Structural features unique to certain families of RNA viruses may also affect recognition by RLRs. For example, encephalomyocarditis virus, a member of the Picornaviridae family, is a unique RNA virus that activates type I IFN induction exclusively through MDA5.41 It was suggested that structural characteristics unique to encephalomyocarditis virus, such as the presence of a polyC acid tract in the 5′-untranslated region (UTR), may define its suitability as an MDA5 substrate.41 Related studies have shown that, in addition to the 5′ppp, RIG-I recognizes the 3′-UTR of some viruses such as hepatitis C virus. Within this domain, a homopolymeric poly(U/UC) region unlikely to form stable secondary structures was mapped as that responsible for activation of IFN responses.71 Deletion of the 3′-UTR was shown to elicit decreased signaling, a result consistent with a critical role for this region in RIG-I-mediated innate immune responses.72 In summary, RIG-I recognizes the presence of 5′ppp groups in viral genomes and somewhat short, blunt-ended dsRNAs. Accordingly, dsRNA generated by infection of certain DNA viruses is also recognized by RIG-I. The elucidation of RNA sequences and structural features defining recognition by RLRs is likely to significantly affect our ability to capitalize on these properties to limit viral infection of humans, animals, and plants.
Our understanding of the mechanisms through which RIG-I transduces signals following viral stimulation has been significantly advanced by two breakthrough discoveries. Pioneering work by Yoneyama et al. established that RIG-I has antiviral properties and plays a key role in dsRNA-mediated IFN-β expression.9 The IFN-β gene harbors one of the best-characterized higher eukaryotic enhancers.73 Gene expression requires coordinate activation and DNA binding of the activating transcription factor-2/c-Jun, interferon regulatory factor (IRF) 3, IRF7, and nuclear factor (NF)-κB (p50/p65).73 Upon viral infection, these transcription factors are recruited gradually on a specific enhancer sequence to form the “enhanceosome.”73 In the presence of cytoplasmic dsRNA, RIG-I activates NF-κB and IRF3. As noted above, CARDs are required for activation, and mutants in this region fail to transduce signals. Each CARD seems to have specificity for individual downstream targets.9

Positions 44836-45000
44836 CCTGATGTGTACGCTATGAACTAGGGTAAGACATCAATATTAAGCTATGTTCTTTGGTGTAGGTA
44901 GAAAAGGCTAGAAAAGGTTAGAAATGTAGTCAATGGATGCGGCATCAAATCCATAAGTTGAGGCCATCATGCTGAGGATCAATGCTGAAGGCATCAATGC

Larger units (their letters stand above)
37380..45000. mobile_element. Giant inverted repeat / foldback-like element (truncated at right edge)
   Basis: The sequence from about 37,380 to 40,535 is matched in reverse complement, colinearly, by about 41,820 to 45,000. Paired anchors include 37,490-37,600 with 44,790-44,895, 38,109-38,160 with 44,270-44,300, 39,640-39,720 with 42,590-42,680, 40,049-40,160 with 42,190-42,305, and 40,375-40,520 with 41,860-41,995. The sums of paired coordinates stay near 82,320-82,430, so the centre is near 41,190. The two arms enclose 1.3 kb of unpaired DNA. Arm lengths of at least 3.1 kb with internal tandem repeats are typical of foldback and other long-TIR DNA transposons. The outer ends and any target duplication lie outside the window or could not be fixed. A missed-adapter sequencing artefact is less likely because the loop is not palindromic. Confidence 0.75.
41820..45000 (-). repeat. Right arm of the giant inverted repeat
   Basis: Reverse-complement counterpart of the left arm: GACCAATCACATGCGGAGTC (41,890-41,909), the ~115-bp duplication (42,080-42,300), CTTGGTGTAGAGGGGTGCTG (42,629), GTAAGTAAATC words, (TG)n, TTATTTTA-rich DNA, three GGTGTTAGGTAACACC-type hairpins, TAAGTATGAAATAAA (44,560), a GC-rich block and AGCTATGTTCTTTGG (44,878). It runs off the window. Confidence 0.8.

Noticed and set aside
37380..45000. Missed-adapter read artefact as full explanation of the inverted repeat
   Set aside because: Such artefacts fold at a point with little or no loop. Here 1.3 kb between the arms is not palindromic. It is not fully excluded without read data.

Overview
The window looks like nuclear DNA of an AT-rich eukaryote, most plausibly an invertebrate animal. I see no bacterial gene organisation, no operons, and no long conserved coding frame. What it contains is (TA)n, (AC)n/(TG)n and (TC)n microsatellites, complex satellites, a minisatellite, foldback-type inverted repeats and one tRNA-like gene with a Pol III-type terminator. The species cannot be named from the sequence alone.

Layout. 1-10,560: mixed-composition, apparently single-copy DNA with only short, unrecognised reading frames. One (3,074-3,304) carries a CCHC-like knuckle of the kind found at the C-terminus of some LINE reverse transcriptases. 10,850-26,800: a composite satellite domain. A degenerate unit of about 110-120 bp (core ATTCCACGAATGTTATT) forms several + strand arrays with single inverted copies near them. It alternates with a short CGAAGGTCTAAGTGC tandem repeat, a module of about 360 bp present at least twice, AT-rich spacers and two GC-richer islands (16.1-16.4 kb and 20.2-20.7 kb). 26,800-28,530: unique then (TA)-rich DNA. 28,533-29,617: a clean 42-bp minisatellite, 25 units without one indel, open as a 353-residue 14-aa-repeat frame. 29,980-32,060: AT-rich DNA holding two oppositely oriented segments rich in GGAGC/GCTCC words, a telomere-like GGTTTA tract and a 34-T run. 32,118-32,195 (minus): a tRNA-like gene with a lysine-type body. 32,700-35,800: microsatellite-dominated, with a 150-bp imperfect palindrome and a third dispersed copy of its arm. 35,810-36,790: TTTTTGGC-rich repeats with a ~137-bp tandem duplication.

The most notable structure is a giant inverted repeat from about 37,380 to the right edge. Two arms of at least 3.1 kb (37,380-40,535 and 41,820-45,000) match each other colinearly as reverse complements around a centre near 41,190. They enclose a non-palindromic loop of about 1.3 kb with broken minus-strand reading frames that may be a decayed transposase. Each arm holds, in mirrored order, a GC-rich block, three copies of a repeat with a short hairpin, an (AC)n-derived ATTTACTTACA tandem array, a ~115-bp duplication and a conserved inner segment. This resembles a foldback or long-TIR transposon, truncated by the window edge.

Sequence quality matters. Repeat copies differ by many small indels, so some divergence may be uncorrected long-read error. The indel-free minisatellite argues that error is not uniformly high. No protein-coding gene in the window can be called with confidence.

A second major breakthrough in this field was the discovery by four independent groups of MAVS,28,29,30,31 a CARD-containing adaptor molecule that, as previously mentioned (section IIC), links RIG-I and IFN-β signaling. MAVS was originally identified from large-scale screening of human genes that activate the NF-κB and MAPK signaling pathways.74 MAVS consists of an amino-terminal CARD, a proline-rich region near the amino-terminus, and a carboxy-terminal transmembrane domain. X-ray crystallographic studies revealed that the CARD in MAVS adopts the classic CARD fold and is homologous to the first CARD of RIG-I.75 The transmembrane domain allows MAVS to localize to the outer mitochondrial membrane, suggesting that the mitochondria are a platform for MAVS-mediated signaling.28 Indeed, the function of MAVS is impaired when the transmembrane domain is deleted or replaced; restoring mitochondrial localization by expression of the membrane targeting domain of Bcl-2 or Bcl-xL also restores function.28 Interaction between CARDs from RIG-I and MAVS results in the activation of type I IFNs,28-31 a process during which the signal originating in RIG-I is transferred to MAVS.
Recent studies have led to the identification and characterization of host proteins that regulate the activity of RIG-I, and thus affect its ability to transduce signals following viral stimulation. Derivatization of proteins with lysine 63-linked ubiquitin chains is a post-translational modification known to regulate intracellular signaling.76 TRIM25, a member of the tripartite motif (TRIM) protein family,77 is an E3 ubiquitin and IFN-stimulated gene 15 (ISG15) ligase reported to bind to the amino-terminal CARD of RIG-I and conjugate lysine 172 located in the internal CARD to a lysine 63-linked ubiquitin chain (Fig. 3).32,78 Inhibition of this step by mutation or deletion of lysine 172 prevents interaction of RIG-I and MAVS, and thus inhibits IFN production.79 Cells lacking TRIM25 have impaired production of type I IFNs in response to viral infection. Interestingly, TRIM25 is inhibited by NS1, an influenza protein known for its ability to antagonize the immune system.80 NS1 directly interacts with TRIM25 and prevents activation of RIG-I,81 emphasizing the importance of TRIM25 in RIG-I function.